Taish Hindi Movie Review

Feature Film | Thriller
Much of what happens in Bejoy Nambiar's slick thriller is all behavior and mood. For the major part of Taish, we see characters getting angry, but we do not quite feel their emotions. It does not help that Nambiar shows it all in broad strokes, even though his class is unmistakable.
Nov 1, 2020 By Sreejith Mullappilly

For a decidedly slick revenge thriller, Bejoy Nambiar's 'Taish' takes a long time to find its footing. The first hour of this Zee5 film is vague, with two stranded narratives that barely add to what comes later in the film. One of the narratives is about two brothers who are at loggerheads after the elder, Kuljinder (Abhimanyu Singh) marries the younger, Pali's (Harshvardhan Rane) lover. The movie opens with the image of Pali barging into the marriage ceremony of his lover, Jahaan played by Sanjeeda Sheikh, and Kuljinder.

Taish means anger, and much of what happens early in Nambiar's movie is all behavior and mood. We see characters getting angry, but we do not quite feel their emotions. It does not help that Nambiar shows it all in broad strokes.

The other stranded narrative is centered on Sunny (Pulkit Samrat) and Rohan (Jim Sarbh) who attend their brother's marriage. As the private affair gets rolling, something terrible happens, which in turn triggers a chain of events that they find hard to escape. The bad situation somehow sees the brothers and their families' lives colliding in a way that leads to more heads rolling and much bloodshed.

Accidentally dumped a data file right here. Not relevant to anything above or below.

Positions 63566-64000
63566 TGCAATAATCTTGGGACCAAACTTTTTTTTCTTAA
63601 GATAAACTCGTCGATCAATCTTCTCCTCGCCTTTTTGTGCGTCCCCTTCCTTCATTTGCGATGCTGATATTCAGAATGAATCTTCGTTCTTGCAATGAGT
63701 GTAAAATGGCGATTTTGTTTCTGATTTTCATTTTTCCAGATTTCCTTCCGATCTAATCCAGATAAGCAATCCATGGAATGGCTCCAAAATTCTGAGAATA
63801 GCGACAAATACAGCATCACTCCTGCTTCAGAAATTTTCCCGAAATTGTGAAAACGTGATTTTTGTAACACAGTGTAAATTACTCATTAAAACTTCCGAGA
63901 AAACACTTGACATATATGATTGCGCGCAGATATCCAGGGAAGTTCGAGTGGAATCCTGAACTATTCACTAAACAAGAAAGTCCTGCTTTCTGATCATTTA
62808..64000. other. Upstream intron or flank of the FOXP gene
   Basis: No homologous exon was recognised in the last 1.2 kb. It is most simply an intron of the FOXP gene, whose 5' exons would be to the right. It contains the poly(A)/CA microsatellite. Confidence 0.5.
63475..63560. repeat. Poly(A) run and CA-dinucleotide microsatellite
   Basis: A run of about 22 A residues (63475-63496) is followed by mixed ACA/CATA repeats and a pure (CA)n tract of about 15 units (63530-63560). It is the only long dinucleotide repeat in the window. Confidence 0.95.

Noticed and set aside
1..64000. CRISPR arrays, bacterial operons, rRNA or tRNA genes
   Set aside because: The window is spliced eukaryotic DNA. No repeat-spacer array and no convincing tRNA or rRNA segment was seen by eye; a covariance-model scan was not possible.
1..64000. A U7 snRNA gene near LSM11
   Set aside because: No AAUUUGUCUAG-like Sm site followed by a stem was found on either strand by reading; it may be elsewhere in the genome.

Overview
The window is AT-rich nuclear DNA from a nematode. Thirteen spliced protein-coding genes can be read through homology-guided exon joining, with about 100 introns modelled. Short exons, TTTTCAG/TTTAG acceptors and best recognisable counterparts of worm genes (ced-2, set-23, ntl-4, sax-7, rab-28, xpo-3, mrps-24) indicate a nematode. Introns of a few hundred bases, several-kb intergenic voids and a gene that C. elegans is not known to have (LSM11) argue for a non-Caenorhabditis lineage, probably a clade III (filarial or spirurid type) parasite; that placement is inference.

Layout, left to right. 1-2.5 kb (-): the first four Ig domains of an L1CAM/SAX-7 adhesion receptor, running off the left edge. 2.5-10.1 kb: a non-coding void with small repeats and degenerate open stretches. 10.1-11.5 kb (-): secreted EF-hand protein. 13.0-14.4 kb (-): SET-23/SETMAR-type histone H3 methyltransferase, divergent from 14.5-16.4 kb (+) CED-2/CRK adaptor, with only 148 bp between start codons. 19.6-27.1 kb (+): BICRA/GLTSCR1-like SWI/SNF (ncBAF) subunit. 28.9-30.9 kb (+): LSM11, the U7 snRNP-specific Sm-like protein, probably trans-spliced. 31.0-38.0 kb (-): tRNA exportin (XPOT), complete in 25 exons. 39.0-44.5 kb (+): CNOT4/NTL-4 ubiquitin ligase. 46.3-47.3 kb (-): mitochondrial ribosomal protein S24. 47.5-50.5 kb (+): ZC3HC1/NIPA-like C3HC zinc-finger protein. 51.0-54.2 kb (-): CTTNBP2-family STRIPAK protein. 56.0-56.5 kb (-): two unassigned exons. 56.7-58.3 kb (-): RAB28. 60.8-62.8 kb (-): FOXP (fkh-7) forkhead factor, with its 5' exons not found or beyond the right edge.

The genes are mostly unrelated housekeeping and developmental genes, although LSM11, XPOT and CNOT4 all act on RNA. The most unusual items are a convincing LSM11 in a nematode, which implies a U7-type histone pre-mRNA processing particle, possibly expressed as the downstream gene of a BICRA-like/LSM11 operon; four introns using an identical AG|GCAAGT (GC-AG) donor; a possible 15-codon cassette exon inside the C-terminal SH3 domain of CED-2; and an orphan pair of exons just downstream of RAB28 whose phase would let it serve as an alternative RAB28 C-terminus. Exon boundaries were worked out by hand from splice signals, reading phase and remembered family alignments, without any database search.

Taish is the kind of movie that works best when you do not take it all that seriously. There are some kick-ass moments of filming here that you want to doff your hat to. I found myself mesmerized by a scene where Jim Sarbh's Rohan enters a dimly lit room to confront a paralyzed man. Bejoy and his cinematographer Harashvir Oberoi have framed this moment in a way that lends some heft to the movie's revenge angle. We do not see Rohan entering the room from a usual angle; rather, we see it through a mirror. It is almost as if the mirror is a symbol of his conscience. For once, Nambiar's affinity for style meets substance cinema seems sound.

The moment has no verbose or gratuitous violence, like the rest of Taish has. Therefore, it feels earned. But one or two moments alone do not make a movie work. It does not and should not exist in isolation. As Howard Hokes once said, "A good movie is three good scenes and no bad scenes."

There is one out of place scene in Taish where a prisoner casually has intercourse with his emotionally wrecked lover inside the prison. I understand that powerful people have the clout to mend the law and order in their favor. But the intercourse scene belongs in a universe other than the world of Taish's characters.

Anyhow, there are riveting acting moments here, especially from Pulkit Samrat and Jim Sarbh. Harshvardhan Rane looks the part in many moments, but he also does some posturing in some. Nevertheless, it is admirable that they all manage to scrape through this mostly experimental thriller with respectable performances. Taish is available on Zee5 as a movie and a web series. I only saw the movie version of it for the purpose of this review.

Sreejith Mullappilly